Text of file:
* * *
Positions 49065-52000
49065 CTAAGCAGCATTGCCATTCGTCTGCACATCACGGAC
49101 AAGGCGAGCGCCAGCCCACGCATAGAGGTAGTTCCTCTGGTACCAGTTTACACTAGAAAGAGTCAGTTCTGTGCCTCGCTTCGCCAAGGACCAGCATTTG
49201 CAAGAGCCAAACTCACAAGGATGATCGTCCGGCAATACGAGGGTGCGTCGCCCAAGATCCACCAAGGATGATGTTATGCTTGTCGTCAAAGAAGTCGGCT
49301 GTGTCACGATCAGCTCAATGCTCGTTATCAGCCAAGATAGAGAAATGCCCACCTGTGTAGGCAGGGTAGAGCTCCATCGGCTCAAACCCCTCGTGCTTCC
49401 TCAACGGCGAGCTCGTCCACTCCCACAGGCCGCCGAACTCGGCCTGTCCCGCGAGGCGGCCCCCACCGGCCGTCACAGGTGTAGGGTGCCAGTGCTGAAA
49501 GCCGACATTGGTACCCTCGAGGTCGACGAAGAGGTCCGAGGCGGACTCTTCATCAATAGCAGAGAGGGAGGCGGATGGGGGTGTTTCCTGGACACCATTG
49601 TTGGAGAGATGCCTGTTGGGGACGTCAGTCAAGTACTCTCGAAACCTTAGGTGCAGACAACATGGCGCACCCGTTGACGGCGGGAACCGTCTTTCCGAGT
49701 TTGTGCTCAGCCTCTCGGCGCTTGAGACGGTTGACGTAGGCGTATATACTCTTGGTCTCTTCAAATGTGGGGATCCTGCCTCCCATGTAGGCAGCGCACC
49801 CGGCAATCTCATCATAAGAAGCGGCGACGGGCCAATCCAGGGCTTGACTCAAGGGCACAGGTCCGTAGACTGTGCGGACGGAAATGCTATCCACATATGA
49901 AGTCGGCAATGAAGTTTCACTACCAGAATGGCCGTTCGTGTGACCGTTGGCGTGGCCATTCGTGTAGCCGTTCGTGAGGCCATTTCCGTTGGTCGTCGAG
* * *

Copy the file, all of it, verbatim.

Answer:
Positions 49065-52000
49065 CTAAGCAGCATTGCCATTCGTCTGCACATCACGGAC
49101 AAGGCGAGCGCCAGCCCACGCATAGAGGTAGTTCCTCTGGTACCAGTTTACACTAGAAAGAGTCAGTTCTGTGCCTCGCTTCGCCAAGGACCAGCATTTG
49201 CAAGAGCCAAACTCACAAGGATGATCGTCCGGCAATACGAGGGTGCGTCGCCCAAGATCCACCAAGGATGATGTTATGCTTGTCGTCAAAGAAGTCGGCT
49301 GTGTCACGATCAGCTCAATGCTCGTTATCAGCCAAGATAGAGAAATGCCCACCTGTGTAGGCAGGGTAGAGCTCCATCGGCTCAAACCCCTCGTGCTTCC
49401 TCAACGGCGAGCTCGTCCACTCCCACAGGCCGCCGAACTCGGCCTGTCCCGCGAGGCGGCCCCCACCGGCCGTCACAGGTGTAGGGTGCCAGTGCTGAAA
49501 GCCGACATTGGTACCCTCGAGGTCGACGAAGAGGTCCGAGGCGGACTCTTCATCAATAGCAGAGAGGGAGGCGGATGGGGGTGTTTCCTGGACACCATTG
49601 TTGGAGAGATGCCTGTTGGGGACGTCAGTCAAGTACTCTCGAAACCTTAGGTGCAGACAACATGGCGCACCCGTTGACGGCGGGAACCGTCTTTCCGAGT
49701 TTGTGCTCAGCCTCTCGGCGCTTGAGACGGTTGACGTAGGCGTATATACTCTTGGTCTCTTCAAATGTGGGGATCCTGCCTCCCATGTAGGCAGCGCACC
49801 CGGCAATCTCATCATAAGAAGCGGCGACGGGCCAATCCAGGGCTTGACTCAAGGGCACAGGTCCGTAGACTGTGCGGACGGAAATGCTATCCACATATGA
49901 AGTCGGCAATGAAGTTTCACTACCAGAATGGCCGTTCGTGTGACCGTTGGCGTGGCCATTCGTGTAGCCGTTCGTGAGGCCATTTCCGTTGGTCGTCGAG